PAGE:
I didn’t feel that with this cream at all. Over it, my usual sunscreen dries down almost as quickly as it does when I’ve moisturized with a light emulsion. And under the ultra-drying, alcohol-heavy Biore Perfect Milk sunscreen–which takes my skin’s moisture levels down at least ten percent when used over a lighter moisturizer–Freeset Donkey Milk 3D Moisture Cream allows my skin to retain almost all of its hydration, just as it does at night. I was beyond impressed at the end of my first day using this under Biore Perfect Milk. My face wasn’t parched at all, as I’ve come to expect by about 5pm. It felt soft and plump all the way to my double cleanse at the end of the day.

Conclusion: I wish I’d gotten this cream months ago, as it’s turned out to be my perfect rich cream for summertime. It’s light enough to wear under sunscreen and makeup but nourishing and occlusive enough to overcome very arid weather and my first prescription topical. I do wish it contained more than just one percent donkey milk and maybe one or two fewer silicones and silicone derivatives, which I’ve found problematic for my skin in the past, but neither of those flaws is a deal-breaker for me, and the -cones haven’t caused me any issues in this formulation. With that being said, this cream’s biggest flaw may be its inaccessibility.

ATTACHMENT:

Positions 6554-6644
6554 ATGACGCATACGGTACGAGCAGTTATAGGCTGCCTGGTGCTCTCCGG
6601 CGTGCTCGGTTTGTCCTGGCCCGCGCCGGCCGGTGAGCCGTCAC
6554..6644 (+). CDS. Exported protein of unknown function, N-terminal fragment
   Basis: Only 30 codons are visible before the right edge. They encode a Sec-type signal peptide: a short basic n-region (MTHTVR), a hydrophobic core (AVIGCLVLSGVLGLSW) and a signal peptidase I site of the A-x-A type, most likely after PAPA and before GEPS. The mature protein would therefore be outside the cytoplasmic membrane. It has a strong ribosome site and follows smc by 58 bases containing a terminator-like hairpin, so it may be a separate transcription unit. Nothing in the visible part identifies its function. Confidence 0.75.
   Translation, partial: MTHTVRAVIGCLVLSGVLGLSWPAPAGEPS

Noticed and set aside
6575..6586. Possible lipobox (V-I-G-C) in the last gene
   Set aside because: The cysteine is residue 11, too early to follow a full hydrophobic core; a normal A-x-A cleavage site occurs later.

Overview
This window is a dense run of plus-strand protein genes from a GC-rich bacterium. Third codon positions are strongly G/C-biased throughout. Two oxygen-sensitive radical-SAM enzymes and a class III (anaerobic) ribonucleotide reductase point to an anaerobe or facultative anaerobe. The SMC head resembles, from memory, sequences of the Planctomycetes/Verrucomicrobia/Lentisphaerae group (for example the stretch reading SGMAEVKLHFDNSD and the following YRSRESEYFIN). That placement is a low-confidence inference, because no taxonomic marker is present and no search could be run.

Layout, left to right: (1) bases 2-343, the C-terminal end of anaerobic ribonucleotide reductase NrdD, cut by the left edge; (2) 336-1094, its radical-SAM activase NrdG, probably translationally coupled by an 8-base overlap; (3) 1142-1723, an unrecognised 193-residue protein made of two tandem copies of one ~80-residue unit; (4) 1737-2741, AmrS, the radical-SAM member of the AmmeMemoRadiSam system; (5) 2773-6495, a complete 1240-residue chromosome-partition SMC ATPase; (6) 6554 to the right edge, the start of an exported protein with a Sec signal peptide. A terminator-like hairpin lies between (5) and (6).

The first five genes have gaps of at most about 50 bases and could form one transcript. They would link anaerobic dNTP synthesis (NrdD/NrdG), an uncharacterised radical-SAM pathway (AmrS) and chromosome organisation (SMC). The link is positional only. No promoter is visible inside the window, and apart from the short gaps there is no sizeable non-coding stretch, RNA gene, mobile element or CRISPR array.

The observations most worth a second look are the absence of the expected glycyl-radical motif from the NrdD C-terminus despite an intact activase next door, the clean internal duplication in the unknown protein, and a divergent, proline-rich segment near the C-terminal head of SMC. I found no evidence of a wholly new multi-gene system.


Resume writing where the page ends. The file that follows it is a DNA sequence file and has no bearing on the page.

Rating: 4.5/5

Rating scale:

1 – This should be taken off the market.
2 – Caused me some problems; would not buy again.
3 – Meh. Neither great nor bad.
4 – Pretty good. Would buy again unless I find something better.
5 – I’ll never be in the market for a replacement unless this one is discontinued.

Where can I buy Soo Ae Freeset Donkey Milk 3D Moisture Cream?

$50 at, the website of the brand’s official US distributor

Have you used any donkey milk products? If so, what did you think of them?


21 responses to “Moisturefest Part 1: Soo Ae Freeset Donkey Milk 3D Moisture Cream Review

    • Argh…you know if any Western cosmetics brand decided to put it in a product, they would give it some random “SCIENCE!!” name that would completely obscure what it really is. Like “equus africanus lactate complex” or something.


  1. Thanks so much for putting me onto this piece! I was in need of a moisturizer with a ceramide complex/cholesterol/fatty acid combo for my overexfoliated skin. I use a bunch of actives, including an Rx retinoid, but Cerave stings like a mother. I also just emptied my Dr. Jart Ceramidin, but that only has one ceramide. So I picked this up in Chinatown, and it is so nourishing and comfortable, but not too heavy for my oily but dehydrated skin. I love this stringy texture that Kbeauty has got going on lately!

    Liked by 1 person

  2. Pingback: WTF is donkey milk? A primer on “weird” ingredients | apalegirlsguidetokbeautyblog·

  3. Hi, /strikethrough/ Aunt Fiddy, when you mention the percentage of your face(?). What do you mean by that? And how you measuring it? Thank you


    • I did, though it was more subtle and the effect took some period of usage to come out. My love of this cream is much more due to its barrier-healing ability for me.


  4. Pingback: Donkey Milk Benefits - Donkey Milk Beauty·

  5. Hi, is this cream still in production? It is so hard to find! Also, how does this compare to the Banila Co. Miss flower and mr honey cream? Thanks! 🙂